Interterm 2015 took Bethel students from densely populated urban areas in eastern Europe, Mexico, the Middle East and the Midwest to wild coastlines, deserts and ghostly ancient cities.
aka The Bean, in Millennium Park
A Chicago-area classroom where Bethel students got some hands-on experience
Renae Stucky, left, and Makayla Epp enjoy the Disney Store on Michigan Avenue
The opportunity I had in Chicago to engage in multicultural education taught me things I could not have learned as thoroughly in a lecture hall. —Renae Stucky, senior; School and Community with Lisa Janzen Scott ’84, assistant professor of education and mathematics
Bethel students learn to make pupusas, the ultimate Salvadoran comfort food, from an immigrant to Mexico from El Salvador (from left, Tia Goertzen, Koki Lane, unidentified non-Bethel student, Leah Mueller)
The Bethel group poses with volunteers from Barrio Activo, who work in Mexico City to give children an alternative to gangs
The rebuilt pre-Columbian city of Xochicalco, state of Morelos, Mexico.
Two bracelets serve as a reminder of history in Mexico City. One came from visiting pyramids where the Aztecs sacrificed humans to the sun god. The other was made by “Jane,” a transvestite who was thrown out of her family at age 7. This woman greeted me without fear, but also with warmth and respect. Instead of jaded eyes, she showed compassion. [We heard] many other dynamic stories from migrants of war in El Salvador and Guatemala. —–Koki Lane, senior; Social Development and Social Justice with Ada Schmidt-Tieszen ’74, professor of social work
A view of St. Mary’s Church in Gdansk
The Bethel group at a farm in Serbia, from left, Mark Jantzen, Brandon Anderson, Jesse Voth-Gaeddert, Alyssa Schrag ’12 (currently serving with Mennonite Central Committee in Serbia), Spencer Bailly and Ethan Rodenberg
A church in Großbeeren, Germany, where the Bethel students had home stay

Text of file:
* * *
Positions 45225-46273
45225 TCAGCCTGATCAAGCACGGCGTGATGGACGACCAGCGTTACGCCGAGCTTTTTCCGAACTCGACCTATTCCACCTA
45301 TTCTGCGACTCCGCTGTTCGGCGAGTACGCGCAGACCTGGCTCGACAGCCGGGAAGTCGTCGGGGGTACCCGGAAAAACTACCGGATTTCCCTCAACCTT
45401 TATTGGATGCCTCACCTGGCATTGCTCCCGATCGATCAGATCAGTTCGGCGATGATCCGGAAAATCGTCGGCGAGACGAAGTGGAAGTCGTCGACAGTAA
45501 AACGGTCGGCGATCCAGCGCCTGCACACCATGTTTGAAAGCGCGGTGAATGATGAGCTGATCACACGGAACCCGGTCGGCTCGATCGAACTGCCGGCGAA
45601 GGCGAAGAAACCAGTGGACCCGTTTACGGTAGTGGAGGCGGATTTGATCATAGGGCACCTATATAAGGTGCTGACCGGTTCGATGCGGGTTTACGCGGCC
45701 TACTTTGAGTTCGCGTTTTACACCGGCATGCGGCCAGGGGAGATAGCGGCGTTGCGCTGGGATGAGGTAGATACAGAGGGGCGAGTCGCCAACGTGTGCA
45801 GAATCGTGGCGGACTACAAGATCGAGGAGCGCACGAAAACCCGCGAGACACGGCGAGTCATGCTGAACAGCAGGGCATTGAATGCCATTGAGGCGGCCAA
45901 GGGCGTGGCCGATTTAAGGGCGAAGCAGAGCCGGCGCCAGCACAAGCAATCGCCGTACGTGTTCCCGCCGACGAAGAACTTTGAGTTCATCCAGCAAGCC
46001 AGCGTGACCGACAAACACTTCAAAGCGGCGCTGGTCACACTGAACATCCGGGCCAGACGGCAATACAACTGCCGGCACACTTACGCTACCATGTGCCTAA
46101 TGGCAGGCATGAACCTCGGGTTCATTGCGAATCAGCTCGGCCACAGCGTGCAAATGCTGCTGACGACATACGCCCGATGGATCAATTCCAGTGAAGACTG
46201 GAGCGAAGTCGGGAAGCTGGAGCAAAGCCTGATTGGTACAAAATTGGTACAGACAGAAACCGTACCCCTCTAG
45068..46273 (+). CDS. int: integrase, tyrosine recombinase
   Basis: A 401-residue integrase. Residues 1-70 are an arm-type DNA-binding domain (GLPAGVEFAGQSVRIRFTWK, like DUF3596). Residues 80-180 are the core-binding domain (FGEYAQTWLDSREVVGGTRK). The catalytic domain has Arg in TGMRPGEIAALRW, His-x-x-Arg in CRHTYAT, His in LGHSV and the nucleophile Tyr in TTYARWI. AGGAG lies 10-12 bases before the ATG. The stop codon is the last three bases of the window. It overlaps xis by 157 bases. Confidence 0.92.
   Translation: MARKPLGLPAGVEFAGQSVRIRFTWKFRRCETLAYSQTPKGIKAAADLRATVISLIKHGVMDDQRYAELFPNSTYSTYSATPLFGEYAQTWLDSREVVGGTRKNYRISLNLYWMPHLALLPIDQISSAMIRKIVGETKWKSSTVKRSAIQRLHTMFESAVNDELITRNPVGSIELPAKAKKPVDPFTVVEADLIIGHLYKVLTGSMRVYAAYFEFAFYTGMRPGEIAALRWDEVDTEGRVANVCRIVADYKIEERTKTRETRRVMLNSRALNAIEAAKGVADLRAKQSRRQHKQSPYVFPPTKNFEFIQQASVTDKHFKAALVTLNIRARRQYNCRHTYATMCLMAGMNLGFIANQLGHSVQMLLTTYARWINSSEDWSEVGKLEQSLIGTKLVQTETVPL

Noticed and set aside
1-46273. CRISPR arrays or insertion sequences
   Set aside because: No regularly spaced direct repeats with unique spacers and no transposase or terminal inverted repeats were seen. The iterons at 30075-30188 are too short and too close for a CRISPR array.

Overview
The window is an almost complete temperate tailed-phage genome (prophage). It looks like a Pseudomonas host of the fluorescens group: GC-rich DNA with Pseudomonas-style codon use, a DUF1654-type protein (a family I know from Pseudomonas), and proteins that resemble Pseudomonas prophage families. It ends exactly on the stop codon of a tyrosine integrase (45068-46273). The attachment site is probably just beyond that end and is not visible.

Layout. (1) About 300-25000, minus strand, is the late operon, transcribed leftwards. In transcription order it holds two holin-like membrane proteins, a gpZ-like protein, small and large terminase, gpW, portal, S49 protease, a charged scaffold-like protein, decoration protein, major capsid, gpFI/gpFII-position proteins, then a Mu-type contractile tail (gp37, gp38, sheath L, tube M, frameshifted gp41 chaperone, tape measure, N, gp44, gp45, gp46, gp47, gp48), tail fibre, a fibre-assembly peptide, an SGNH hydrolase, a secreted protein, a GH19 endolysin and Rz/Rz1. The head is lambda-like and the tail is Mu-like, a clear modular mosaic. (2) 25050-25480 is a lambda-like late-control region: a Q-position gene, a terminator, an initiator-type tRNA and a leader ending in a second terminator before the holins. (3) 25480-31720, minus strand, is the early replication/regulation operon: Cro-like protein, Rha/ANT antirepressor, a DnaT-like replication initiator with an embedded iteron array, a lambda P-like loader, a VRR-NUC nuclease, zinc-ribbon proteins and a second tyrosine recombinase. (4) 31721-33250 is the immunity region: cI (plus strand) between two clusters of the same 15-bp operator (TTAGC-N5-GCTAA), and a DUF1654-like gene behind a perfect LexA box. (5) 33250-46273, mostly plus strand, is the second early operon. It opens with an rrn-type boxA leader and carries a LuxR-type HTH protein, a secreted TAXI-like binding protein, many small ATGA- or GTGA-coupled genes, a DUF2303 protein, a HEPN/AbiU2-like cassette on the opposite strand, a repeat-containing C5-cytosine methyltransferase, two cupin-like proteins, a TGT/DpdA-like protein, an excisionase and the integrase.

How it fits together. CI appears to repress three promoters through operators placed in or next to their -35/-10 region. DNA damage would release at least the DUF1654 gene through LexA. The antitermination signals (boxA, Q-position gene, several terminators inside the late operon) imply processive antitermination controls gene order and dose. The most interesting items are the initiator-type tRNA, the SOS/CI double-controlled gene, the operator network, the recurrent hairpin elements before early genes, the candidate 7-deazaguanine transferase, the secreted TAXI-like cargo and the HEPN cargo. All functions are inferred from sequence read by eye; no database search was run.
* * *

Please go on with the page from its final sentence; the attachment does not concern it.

To illustrate the complexity of Serbia’s history, one of the older gentlemen told us he has been a resident of Belgrade all his life and has lived in seven different countries during that time. —–Jesse Voth-Gaeddert, senior; History of East-Central Europe with Mark Jantzen ’85, professor of history
Dominus Flevit Church on the Mount of Olives, which marks the site where Jesus wept over the city of Jerusalem (Matthew 23:37)
Clockwise from bottom right, Caroline Schrag, Lois Harder, Melinda Regehr, Tiffany Kaufman, Emma Hilgenfeld, Zach Preheim, Isaac Dunn, Westen Gesell and Leah Towle on the Mount of Olives
Wadi Musa, Jordan, just outside the ancient Nabatean city of Petra.
While the ruins, churches and historical sites throughout the Holy Land were magnificent, the people who live in such a tense situation but hold onto their humanity were even more inspiring. —–Leah Towle, senior; Jerusalem Seminar with Lois Harder, co-pastor of Lorraine Avenue Mennonite Church, Wichita
Senior Mariah Ekart chases iguanas to use in her class project
White-faced capuchin monkey, at Palo Verde
Blue-gray tanager at Las Cruces
[In San Jose] we began learning how to navigate urban Costa Rica, essentially by mirroring the behavior of Costa Ricans. Traffic was chaotic, so we quickly learned to only cross the street when others were doing so. —–Emma Bradley, senior; Tropical Biology Field Trip-Costa Rica with Jon Piper, professor of biology